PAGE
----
Is urban terror blinding us to countryside conflicts?
There are reasons to believe that some of the worst atrocities carried out in rural areas may not even be known to the world
Acts of terror almost invariably appear to be part of a grotesque cycle these days. As another tragedy unfolds, this time in Munich, we are in for another round of collective horror and condemnation followed by soul-searching, talks of cooperation and then back to stereotyping. At the end of it, we have reduced attention span and emerge even more desensitized.
So France’s Bastille Day terror will quickly erase memories of the attack on Ataturk airport in Istanbul, suicide bombings in Saudi Arabia and the targeting of foreigners in the diplomatic quarters of Dhaka, Bangladesh. Believe it or not, they have all happened within the last few weeks.
Besides originating in similar regressive mindsets, and being carried out by the usual suspects, there is something else that is common in most of these attacks. They targets major urban centers around the world, where media maintain maximum presence round the clock.
As a result, footages of terrified innocent victims get beamed live across the world and are soon encapsulated and packaged for social media distribution. The scenes of death and destruction grab headlines and travel the maximum distance because they are played out in the middle of happening urban landscapes. Whosoever wants to send whatever message, there is at least no delay in delivering it.
It is obvious that the roots of urban terror lie elsewhere, not in the streets of Munich, Paris, Brussels or Istanbul. But wherever they germinate, they don’t get the attention they deserve, which seems to make matters worse.
For instance, we received the firsthand account of the bloodbath at the Ataturk airport but not quite the aftermath of Turkish fighter jets striking Kurdish militant targets in rural areas of the Hakkari province and northern Iraq. This is not to suggest that one led to the other but to drive home the point that we are not paying equal attention to conflicts irrespective of whether they take place.
Days after the failed coup in Turkey, the country’s prime minister claimed that the security forces have largely wiped out Kurdish militants from urban areas but would continue to hunt them down in rural areas. While we know what happened following the unsuccessful coup in the streets of Ankara and Istanbul we don’t know much about how the “rural purge” would have panned out as a result.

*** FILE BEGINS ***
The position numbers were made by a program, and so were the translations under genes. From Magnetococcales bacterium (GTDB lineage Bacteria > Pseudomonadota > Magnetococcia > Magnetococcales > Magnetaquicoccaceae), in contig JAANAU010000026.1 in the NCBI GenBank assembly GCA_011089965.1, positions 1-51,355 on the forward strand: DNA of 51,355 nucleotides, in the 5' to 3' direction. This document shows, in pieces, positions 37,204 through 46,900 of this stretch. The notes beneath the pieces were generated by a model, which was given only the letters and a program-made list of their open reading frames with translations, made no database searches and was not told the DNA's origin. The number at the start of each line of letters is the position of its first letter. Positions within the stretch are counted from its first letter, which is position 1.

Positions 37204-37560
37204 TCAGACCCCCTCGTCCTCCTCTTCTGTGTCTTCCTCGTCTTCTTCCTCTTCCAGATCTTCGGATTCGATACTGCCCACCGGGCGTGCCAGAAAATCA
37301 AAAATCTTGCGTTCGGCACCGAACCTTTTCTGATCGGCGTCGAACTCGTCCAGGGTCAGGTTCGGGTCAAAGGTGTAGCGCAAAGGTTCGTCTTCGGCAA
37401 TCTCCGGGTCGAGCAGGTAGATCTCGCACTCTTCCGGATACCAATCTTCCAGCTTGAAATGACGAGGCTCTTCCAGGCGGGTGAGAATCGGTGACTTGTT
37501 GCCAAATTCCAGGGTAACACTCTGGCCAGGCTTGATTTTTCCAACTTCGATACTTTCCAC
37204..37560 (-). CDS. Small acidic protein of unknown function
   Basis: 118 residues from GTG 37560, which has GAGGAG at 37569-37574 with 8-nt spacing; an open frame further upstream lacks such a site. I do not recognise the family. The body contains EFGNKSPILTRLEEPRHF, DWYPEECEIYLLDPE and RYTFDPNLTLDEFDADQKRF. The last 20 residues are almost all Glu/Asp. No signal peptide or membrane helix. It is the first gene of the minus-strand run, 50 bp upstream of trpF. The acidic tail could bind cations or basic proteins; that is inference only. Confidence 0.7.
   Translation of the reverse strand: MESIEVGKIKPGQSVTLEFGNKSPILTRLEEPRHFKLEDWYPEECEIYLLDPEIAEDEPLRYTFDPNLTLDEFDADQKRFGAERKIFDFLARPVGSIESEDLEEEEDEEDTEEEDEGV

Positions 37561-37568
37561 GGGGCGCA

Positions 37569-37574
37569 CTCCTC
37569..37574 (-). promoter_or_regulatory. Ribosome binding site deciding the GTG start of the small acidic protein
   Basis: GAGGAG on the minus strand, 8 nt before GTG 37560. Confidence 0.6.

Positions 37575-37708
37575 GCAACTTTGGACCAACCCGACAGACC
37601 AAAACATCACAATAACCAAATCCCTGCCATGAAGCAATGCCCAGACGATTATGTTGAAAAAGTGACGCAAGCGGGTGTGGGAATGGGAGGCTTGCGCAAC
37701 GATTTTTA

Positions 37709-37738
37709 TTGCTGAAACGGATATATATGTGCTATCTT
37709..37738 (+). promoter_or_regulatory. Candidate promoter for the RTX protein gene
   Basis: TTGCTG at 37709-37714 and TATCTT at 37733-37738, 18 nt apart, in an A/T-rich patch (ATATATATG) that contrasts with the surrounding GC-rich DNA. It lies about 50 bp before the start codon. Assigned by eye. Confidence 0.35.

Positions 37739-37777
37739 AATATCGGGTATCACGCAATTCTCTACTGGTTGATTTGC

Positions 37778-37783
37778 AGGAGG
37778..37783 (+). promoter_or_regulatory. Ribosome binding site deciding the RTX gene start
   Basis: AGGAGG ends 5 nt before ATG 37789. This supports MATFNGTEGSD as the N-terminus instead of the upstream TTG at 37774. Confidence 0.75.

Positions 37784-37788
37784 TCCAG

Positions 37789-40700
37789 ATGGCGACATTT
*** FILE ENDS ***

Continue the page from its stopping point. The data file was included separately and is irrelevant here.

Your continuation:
Away from sight
It is nobody’s case to oversimplify a challenge as complex as terrorism. However, it seems obvious that despite global focus on Syria and Iraq, there are occasions when the world goes blank about military operations or terror strikes in remote areas just because they are not unfolding in front of our eyes.
The scenes of death and destruction grab headlines and travel the maximum distance because they are played out in the middle of happening urban landscapesEhtesham Shahid
There are reasons to believe that some of the worst atrocities carried out in rural areas may not even be known to the world. This has been the case in most conflict zones in the Middle East.
So most of us would be aware of the blast that rocked a shrine in Baghdad earlier this month, but don’t know much about the village of Mayda, in the rural eastern Ghouta region outside Damascus, where battle has been raging between rebels and security forces for weeks. Despite the regular body count, we aren’t aware of the scale of tragedy unfolding there.
Elsewhere, scores have been killed in clashes in Russia’s restive North Caucasus region as part of the ongoing clashes in a rural area outside the regional capital of Makhachkala, in Dagestan province. Yet they will continue to go below the radar till the time a major terror attack is carried out in one of the big cities.
The moment that happens we will go back to our well-rehearsed grotesque cycle.
Ehtesham Shahid is a Managing Editor at Al Arabiya English. For close to two decades he has worked as editor, correspondent, and business writer for leading publications, news wires and research organizations in India and the Gulf region. He loves to occasionally dabble with teaching and is collecting material for a book on unique tales of rural conflict and transformation from around the world. His twitter handle is @e2sham.